CHENNAI: Incidents of student suicides related to board exam results, NEET and different other causes have raised concerns over the incidence leading to suicides. However, psychologists say that suicides cannot be attributed to just one factor because there are multifactorial causes.
Suicide is related to mental health, but it is not just an impulsive decision. It depends on past depressive elements and the kind of mental health support received.
"Copycat suicides are a phenomenon that has been existing for a long time and research says there suicide of a popular person can influence others. Young people are indeed vulnerable. During adolescence, especially in stages of transition, when a person who has experienced trauma, can be more vulnerable. People going through depression might have such contemplation. so it is important for everyone to be careful while reporting or talking about suicide," says Vandhana, a clinical psychologist at V-Cope, Center for Psychological Effectiveness.
"Media should also talk about the prevention of such incidents while protecting the identity of the student. Politicising these incidents should be avoided. We need to have mental health programmes at schools and it is good that the government is looking at counselling and supporting these students," she adds.
Experts say that certain guidelines should be followed while talking about suicides on any media platform, including the jargon, graphics, and certain phrases. There needs to be more reassurance and available support through the helplines should be often highlighted, they say.
Emphasising the role of parents in providing mental health support to children, mental health experts say that their response is significant.
"Inhouse counsellors are a part of almost every academic institution. However, young adolescents are hesitant to talk about the stigma they experience with a near stranger. Additionally, it depends on how the parents perceive and respond to suicides. Parents behaving in a positive, inclusive way and acting sensitive to suicides and mental health issues, may encourage the young adolescents to be open with them," says Dr V Mithun Prasad, Psychiatrist, SIMS Hospital.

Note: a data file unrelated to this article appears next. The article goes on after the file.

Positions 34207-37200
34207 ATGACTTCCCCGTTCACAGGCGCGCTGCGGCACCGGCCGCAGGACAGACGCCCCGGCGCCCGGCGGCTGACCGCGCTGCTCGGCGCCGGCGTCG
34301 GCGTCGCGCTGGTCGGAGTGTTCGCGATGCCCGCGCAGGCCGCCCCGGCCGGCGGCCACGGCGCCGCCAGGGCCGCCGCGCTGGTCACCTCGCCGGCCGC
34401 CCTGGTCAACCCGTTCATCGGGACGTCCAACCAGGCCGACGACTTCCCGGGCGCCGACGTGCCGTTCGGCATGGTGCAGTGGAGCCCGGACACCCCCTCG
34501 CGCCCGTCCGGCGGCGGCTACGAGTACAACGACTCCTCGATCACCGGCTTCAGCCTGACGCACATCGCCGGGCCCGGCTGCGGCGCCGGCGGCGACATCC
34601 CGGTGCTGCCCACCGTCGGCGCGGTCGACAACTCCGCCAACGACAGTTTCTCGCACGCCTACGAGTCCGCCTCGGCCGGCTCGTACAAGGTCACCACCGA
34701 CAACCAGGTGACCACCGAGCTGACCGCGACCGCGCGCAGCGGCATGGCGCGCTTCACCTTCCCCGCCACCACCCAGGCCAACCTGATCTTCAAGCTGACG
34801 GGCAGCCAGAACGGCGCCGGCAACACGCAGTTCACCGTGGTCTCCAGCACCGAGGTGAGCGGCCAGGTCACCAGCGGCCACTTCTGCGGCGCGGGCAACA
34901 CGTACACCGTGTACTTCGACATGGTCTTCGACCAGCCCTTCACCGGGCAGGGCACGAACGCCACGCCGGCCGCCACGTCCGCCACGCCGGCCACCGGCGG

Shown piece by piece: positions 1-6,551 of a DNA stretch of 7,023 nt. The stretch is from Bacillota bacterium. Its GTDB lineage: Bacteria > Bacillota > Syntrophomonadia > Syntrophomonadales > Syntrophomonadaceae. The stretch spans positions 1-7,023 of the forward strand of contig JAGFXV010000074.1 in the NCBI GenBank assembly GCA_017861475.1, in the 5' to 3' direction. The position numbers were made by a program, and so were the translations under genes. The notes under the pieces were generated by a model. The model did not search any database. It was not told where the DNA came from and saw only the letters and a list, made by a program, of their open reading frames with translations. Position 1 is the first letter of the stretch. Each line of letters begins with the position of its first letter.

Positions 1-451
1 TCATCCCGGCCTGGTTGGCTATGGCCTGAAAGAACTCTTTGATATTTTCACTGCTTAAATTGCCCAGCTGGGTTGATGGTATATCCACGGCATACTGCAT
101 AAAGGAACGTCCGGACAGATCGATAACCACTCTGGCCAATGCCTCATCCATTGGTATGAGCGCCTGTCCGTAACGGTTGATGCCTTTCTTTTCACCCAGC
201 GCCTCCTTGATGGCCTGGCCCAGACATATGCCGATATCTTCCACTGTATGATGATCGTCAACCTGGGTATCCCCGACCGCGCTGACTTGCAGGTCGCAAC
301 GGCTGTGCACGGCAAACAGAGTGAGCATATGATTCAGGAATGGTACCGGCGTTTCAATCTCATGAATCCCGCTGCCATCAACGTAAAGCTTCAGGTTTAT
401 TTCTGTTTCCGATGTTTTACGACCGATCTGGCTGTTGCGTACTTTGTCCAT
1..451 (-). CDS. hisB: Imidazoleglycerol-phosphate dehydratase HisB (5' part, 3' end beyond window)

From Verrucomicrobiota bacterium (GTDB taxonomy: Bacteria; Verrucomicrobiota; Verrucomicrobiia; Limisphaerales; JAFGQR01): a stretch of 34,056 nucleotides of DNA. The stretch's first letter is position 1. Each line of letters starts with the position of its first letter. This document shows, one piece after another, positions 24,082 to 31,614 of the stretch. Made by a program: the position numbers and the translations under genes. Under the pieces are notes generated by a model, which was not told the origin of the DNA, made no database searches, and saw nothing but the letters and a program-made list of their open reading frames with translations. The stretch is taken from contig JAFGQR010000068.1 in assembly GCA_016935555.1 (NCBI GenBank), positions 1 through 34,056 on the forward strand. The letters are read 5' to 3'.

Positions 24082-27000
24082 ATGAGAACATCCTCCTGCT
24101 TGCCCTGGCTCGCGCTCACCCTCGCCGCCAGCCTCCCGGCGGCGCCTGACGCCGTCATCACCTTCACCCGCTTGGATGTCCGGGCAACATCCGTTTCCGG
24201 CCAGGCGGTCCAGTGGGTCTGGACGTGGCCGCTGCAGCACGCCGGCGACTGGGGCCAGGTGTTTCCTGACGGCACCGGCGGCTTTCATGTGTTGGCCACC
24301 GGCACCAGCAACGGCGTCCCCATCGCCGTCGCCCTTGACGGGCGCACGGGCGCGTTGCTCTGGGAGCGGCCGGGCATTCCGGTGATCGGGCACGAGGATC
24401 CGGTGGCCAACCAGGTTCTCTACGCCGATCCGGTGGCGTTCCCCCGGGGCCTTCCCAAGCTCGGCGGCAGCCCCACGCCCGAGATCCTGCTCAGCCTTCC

"On the institution's front, organising activities on mental health would enable students to reach out sooner. Preventative measures implemented in the wake of a sensational suicide case must be stepped up with the anticipation of copycat suicides," added Dr Mithun.
Meanwhile, students have also been reaching out to the 104 health helpline and talking about mental health concerns.
"We have reached out to all the government school students and made outbound calls talking to them about their studies and examinations. They are hesitant to directly talk about their mental health so we are trying to identify the students who are showing certain signs and symptoms of vulnerability. We are going to follow up on these and as the NEET results come, we will do another phase of counselling," says Saravanan, a nodal officer at 104 helplines.
Suicide helpline number: 9152987821
(With inputs from Amirtha Varushini S)